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Google nears $7-million settlement with states over Street View

March 08, 2013|By Jessica Guynn
  • A Google Street View car drives through Vilnius, Lithuania, in June.
A Google Street View car drives through Vilnius, Lithuania, in June. (Petras Malukas / AFP / Getty…)

SAN FRANCISCO -- Google is close to reaching a $7-million settlement with 30-plus states to settle allegations that its Street View mapping service improperly collected passwords and other sensitive personal data from home wireless networks, a person familiar with the matter said.

The final details were being worked out Friday. An announcement is expected next week from the states led by the Connecticut attorney general's office.

The settlement is to be split among the states.

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The states began the investigation in 2010 after the Internet giant revealed that its fleet of Street View cars had inadvertently collected personal data from unsecured wireless networks in more than 30 countries. Google was fined $25,000 by the Federal Communications Commission for impeding its investigation, but the agency said it was not clear that Google had violated federal wiretap laws.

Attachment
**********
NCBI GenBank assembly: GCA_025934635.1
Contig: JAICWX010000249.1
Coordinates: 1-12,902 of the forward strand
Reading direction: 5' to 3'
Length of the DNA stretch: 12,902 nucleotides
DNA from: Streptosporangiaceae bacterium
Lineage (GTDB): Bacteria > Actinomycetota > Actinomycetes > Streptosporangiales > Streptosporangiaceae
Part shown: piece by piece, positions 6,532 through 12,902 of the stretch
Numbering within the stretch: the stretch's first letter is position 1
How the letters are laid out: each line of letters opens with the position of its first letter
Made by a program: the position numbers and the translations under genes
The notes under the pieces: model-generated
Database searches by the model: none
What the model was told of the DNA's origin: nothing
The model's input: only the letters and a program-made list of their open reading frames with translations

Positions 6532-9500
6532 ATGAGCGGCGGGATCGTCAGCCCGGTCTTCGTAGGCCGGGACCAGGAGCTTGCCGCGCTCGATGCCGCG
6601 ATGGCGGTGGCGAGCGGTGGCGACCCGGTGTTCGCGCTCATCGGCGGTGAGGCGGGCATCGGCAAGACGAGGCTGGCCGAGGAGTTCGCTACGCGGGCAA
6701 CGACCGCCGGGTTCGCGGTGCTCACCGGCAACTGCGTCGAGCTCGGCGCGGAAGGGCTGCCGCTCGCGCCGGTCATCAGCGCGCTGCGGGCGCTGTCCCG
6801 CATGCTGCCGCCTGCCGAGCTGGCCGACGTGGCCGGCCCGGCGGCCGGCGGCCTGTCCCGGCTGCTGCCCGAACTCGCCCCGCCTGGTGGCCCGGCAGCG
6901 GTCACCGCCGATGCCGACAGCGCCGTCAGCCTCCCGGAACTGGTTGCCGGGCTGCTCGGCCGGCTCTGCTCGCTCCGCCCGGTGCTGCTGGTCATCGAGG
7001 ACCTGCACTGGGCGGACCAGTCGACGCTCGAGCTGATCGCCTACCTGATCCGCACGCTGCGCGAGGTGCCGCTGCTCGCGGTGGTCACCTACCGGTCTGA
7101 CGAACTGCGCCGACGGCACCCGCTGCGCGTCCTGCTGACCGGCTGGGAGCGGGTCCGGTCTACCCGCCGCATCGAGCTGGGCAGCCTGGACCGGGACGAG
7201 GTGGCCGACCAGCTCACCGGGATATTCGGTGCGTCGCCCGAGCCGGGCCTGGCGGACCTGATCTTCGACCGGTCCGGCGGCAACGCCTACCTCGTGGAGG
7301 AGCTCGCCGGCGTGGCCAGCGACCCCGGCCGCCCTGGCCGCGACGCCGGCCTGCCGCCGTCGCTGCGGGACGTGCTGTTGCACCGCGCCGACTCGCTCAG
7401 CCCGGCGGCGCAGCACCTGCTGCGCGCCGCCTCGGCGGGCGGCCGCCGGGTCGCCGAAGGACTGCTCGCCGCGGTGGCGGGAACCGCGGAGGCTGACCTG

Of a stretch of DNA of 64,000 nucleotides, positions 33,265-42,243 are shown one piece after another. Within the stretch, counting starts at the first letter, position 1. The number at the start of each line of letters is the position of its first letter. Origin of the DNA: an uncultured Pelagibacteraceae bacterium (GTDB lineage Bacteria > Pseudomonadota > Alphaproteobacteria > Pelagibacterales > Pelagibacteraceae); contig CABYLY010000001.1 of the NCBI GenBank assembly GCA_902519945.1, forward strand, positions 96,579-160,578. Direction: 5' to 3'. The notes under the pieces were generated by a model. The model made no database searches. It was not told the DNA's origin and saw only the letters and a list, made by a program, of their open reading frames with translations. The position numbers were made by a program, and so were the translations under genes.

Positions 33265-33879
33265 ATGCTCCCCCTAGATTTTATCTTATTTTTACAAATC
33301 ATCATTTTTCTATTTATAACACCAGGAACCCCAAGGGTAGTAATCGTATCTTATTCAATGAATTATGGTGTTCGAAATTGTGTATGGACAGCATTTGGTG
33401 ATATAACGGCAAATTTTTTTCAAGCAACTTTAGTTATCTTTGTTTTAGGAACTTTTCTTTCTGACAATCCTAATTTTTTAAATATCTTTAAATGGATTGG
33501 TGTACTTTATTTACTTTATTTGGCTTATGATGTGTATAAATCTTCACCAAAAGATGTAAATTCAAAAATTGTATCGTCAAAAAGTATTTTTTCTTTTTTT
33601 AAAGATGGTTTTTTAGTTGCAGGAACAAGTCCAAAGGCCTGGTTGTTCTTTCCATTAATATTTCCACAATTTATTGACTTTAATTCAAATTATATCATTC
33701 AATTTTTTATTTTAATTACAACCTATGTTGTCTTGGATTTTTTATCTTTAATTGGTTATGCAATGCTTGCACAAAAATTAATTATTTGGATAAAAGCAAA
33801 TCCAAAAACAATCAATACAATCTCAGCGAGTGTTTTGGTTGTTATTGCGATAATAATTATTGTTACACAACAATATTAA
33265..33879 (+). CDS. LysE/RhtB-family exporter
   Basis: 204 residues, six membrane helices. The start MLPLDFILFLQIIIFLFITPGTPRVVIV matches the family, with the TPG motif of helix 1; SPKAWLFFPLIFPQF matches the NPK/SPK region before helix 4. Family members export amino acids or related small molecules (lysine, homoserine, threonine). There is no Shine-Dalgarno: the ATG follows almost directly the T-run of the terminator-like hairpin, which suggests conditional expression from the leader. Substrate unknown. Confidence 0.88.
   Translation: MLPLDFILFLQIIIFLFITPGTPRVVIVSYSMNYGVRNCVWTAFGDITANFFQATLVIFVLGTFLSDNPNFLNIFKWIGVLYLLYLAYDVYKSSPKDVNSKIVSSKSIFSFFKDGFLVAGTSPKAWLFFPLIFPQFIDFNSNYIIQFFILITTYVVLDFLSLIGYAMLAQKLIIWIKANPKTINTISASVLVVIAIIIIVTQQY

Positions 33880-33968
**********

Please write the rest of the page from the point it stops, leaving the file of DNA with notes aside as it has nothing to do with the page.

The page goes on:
Susan Kinsman, spokeswoman for the Connecticut attorney general, said: "Our only comment is that Connecticut is investigating Google Street View and that investigation is active and ongoing."

Google declined to comment on the settlement.

In a statement, Google said: "We work hard to get privacy right at Google. But in this case we didn't, which is why we quickly tightened up our systems to address the issue."

ALSO:

FCC report on Google Street View probe reveals new details

Connecticut demands details of Google's Wi-Fi data collection

Google says Street View cars picked up e-mails, passwords; 'we failed badly' 

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